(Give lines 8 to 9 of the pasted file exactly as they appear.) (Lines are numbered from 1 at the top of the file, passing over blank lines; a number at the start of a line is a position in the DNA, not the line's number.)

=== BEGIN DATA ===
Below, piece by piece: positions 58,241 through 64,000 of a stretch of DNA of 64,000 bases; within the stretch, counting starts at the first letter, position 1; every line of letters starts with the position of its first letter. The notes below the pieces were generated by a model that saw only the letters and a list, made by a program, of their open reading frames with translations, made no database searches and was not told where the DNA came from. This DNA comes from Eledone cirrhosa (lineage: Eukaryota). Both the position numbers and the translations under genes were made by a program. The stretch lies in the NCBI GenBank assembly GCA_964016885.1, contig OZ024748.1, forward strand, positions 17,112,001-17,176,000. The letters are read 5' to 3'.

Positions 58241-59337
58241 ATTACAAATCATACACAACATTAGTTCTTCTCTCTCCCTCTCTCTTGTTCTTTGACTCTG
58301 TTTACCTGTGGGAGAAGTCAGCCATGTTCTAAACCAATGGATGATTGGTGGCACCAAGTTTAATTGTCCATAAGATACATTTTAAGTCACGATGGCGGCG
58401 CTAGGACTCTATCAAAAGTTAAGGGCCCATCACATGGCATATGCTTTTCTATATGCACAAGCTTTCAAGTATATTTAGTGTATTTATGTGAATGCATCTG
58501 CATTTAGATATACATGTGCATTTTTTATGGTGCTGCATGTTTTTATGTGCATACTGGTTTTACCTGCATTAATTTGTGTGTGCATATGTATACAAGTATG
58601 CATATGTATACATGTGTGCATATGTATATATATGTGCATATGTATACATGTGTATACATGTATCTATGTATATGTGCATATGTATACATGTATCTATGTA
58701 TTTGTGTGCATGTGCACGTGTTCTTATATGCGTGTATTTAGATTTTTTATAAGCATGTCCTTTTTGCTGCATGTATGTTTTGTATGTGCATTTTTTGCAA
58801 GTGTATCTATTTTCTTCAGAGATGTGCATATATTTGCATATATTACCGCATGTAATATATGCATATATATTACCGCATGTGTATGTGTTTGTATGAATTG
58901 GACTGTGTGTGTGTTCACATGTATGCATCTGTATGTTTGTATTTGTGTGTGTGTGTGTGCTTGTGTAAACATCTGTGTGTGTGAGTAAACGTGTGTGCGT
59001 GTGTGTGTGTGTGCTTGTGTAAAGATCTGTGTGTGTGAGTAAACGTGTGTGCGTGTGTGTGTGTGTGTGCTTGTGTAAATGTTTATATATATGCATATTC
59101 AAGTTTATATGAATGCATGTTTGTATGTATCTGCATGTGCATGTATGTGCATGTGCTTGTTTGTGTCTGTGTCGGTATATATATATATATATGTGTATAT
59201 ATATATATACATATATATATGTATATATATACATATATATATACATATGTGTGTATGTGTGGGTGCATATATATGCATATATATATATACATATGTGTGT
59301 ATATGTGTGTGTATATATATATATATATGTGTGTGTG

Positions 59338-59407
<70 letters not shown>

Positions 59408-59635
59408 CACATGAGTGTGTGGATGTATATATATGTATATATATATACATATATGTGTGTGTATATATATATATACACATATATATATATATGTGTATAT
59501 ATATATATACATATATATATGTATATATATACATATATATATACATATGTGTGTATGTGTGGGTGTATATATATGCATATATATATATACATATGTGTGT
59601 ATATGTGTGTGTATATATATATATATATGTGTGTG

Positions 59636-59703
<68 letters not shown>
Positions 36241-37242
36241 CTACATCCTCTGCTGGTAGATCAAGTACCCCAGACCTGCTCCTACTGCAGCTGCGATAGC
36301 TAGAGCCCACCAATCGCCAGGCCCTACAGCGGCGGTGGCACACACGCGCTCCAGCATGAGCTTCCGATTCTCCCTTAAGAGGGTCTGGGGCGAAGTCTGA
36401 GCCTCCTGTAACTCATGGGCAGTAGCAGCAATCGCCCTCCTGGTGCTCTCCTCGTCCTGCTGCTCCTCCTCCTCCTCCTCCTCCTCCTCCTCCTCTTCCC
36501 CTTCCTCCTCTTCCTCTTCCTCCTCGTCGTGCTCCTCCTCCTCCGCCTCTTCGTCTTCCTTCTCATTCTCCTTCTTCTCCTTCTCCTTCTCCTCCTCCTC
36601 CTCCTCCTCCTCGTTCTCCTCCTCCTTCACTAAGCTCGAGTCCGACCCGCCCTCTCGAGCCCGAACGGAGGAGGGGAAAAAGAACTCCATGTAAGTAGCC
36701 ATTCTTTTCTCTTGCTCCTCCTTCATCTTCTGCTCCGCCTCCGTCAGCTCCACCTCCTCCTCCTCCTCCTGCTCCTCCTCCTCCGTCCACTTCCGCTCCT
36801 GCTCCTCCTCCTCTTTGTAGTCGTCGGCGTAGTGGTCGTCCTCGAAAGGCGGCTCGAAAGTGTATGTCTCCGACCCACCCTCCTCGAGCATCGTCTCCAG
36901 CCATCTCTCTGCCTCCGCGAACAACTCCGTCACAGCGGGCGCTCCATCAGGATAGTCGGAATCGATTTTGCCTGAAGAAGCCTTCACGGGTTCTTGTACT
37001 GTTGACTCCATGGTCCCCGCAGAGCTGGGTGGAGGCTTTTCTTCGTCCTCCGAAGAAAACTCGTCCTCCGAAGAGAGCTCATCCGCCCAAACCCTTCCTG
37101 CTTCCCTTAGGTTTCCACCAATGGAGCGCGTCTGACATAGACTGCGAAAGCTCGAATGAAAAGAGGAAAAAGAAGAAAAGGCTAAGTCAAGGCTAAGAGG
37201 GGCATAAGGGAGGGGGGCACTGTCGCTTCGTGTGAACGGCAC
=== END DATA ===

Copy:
58701 TTTGTGTGCATGTGCACGTGTTCTTATATGCGTGTATTTAGATTTTTTATAAGCATGTCCTTTTTGCTGCATGTATGTTTTGTATGTGCATTTTTTGCAA
58801 GTGTATCTATTTTCTTCAGAGATGTGCATATATTTGCATATATTACCGCATGTAATATATGCATATATATTACCGCATGTGTATGTGTTTGTATGAATTG